The movie, The Promise about the Armenian genocide, was viewed at the Vatican’s 50-seat screening room on April 4 with director Terry George, producer Eric Esrailian and some of the talent. The Pope was not able to attend however senior Vatican officials were in attendance at the screening.
According to Variety: “When there was awareness [within the Vatican] that a major film was being made, we were contacted to screen the movie. So we sent a private link to be viewed,” he said. Although the Vatican is not n the business of endorsing Hollywood movies, this is being taken as a sign of support of the film by the Catholic Church.
Armenia was the first nation to adopt Christianity as a state religion, even before the Roman Empire, so it has a special place in Catholic history. It is located in the modern day country of Turkey, the successor government to the Ottoman Empire.
Pope Angered Turkish Officials
Pope Francis made his first visit to Armenia in June of last year and sparked an angry response from government officials when he used the term “genocide” referring to the systematic extermination of an estimated 1.5 million out of a total of 2 million Armenians by Ottoman Turks during World War I.
On the first day of his 3-day visit there, the Pope denounced what he called the ideologically twisted and planned “genocide” of Armenians by Ottoman-era Turks a century ago. He was there specifically to mark the 100-year anniversary of the massacre.
He was reported to have ad-libbed the emotionally charged word “genocide” to his prepared text.
The The Guardian reported: “And rather than merely repeat what had said last year – that the slaughter was ‘considered the first genocide of the 20th century’ – Francis declared it a genocide, setting the stage for another Turkish protest after it withdrew its ambassador last year and accused the pontiff of spreading lies.”
The Turkish government, strongly denies that a systematic genocide occurred, claiming that it was wartime and many Turks were killed as well. Yet, 29 countries have officially recognized the mass killings as genocide as well as most genocide scholars and historians.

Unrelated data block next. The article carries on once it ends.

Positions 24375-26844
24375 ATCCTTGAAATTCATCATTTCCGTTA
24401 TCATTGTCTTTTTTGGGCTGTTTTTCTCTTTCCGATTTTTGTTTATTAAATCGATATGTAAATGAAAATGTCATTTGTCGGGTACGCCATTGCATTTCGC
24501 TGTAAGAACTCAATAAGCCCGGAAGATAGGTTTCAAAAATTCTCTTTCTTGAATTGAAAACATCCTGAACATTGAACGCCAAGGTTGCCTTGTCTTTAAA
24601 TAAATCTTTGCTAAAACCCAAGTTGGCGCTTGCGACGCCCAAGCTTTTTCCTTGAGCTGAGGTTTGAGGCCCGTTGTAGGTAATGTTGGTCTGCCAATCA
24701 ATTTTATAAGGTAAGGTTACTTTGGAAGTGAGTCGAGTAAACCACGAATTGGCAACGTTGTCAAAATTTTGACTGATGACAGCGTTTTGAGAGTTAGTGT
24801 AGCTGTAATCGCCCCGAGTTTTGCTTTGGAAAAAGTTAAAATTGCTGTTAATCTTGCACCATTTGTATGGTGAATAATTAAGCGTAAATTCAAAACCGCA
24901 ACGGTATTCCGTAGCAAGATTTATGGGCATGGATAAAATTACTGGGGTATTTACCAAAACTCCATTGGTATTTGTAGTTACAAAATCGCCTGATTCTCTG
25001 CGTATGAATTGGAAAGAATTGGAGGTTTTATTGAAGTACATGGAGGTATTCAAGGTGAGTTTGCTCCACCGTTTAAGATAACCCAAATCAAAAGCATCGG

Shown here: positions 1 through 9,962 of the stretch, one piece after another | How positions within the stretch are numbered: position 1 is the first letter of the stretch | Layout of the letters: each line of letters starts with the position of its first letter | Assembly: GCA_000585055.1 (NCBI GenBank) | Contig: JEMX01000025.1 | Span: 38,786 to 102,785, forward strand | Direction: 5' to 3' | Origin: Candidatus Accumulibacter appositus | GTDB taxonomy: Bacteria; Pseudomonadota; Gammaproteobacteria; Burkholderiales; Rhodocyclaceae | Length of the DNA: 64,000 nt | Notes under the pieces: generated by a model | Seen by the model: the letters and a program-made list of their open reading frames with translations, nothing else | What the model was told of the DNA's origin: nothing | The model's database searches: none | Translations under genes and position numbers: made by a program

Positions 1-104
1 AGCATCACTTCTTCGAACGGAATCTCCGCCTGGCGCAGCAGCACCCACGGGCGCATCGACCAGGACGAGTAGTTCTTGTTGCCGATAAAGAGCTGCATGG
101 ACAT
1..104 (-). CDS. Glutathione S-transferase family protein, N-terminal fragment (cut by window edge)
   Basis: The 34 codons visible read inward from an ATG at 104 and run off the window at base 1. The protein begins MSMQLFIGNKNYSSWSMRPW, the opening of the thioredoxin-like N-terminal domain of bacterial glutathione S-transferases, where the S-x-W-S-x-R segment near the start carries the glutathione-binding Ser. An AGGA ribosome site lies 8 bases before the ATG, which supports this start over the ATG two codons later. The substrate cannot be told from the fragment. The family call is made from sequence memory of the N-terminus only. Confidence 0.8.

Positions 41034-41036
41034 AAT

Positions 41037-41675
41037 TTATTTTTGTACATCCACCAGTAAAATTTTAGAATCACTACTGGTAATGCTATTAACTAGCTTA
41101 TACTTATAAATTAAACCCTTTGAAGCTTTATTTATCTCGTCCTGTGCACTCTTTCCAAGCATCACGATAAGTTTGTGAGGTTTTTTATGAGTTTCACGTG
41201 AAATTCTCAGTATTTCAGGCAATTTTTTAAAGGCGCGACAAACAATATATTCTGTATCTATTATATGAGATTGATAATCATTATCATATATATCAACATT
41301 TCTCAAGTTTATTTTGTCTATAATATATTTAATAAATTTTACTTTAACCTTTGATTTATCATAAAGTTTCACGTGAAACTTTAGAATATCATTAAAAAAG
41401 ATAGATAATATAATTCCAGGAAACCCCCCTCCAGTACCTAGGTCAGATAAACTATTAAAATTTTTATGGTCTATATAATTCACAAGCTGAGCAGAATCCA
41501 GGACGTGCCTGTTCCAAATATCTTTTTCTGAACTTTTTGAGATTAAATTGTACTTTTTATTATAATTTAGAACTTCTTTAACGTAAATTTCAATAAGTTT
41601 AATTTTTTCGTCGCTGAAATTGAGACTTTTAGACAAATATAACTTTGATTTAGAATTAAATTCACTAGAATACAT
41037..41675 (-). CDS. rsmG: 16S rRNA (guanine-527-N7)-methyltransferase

Turkey reacted angrily the previous year when the Pope quoted a remark by Pope John Paul II in 2001 that called the slaughter the “first genocide of the 20th century.” That remark was made at a Mass at St. Peter’s Basilica to commemorate the 100th anniversary of the Armenian massacres. As a result, Turkey recalled its ambassador to the Vatican for about 10 months and its foreign minister called the use of the word “unacceptable.
In Turkey last summer, Pope Francis “laid a wreath at the foot of the monument, before a group of children who held banners. “Here I pray, with pain in my heart, that there be no more tragedies such as this, that humanity not forget and know how to conquer evil with good; may God grant peace and consolation to the beloved Armenian people and the whole world.”
The Promise tells the story of the Armenian genocide amid the fictional story of a love triangle involving a medical student (Isaac), a journalist (Bale), and the Armenian woman (Charlotte Le Bon). All three are confronted with the Ottomans’ action to round up Armenians.
The love triangle is obviously there to draw in moviegoers who will also learn about the Armenian genocide in the process.
Another film about that era, The Ottoman Lieutenant, film has just been released but Variety critic Dennis Harvey, wrote: “[in] this primarily Turkish-funded production, the historical, political, ethnic and other intricacies — not to mention that perpetual elephant in the room, the Armenian Genocide, which commenced in 1915 — are glossed over in favor of a generalized ‘Whattaya gonna do… war is bad’ aura that implies conscience without actually saying anything.
The Promise, rated PG-13, opens in theaters April 21.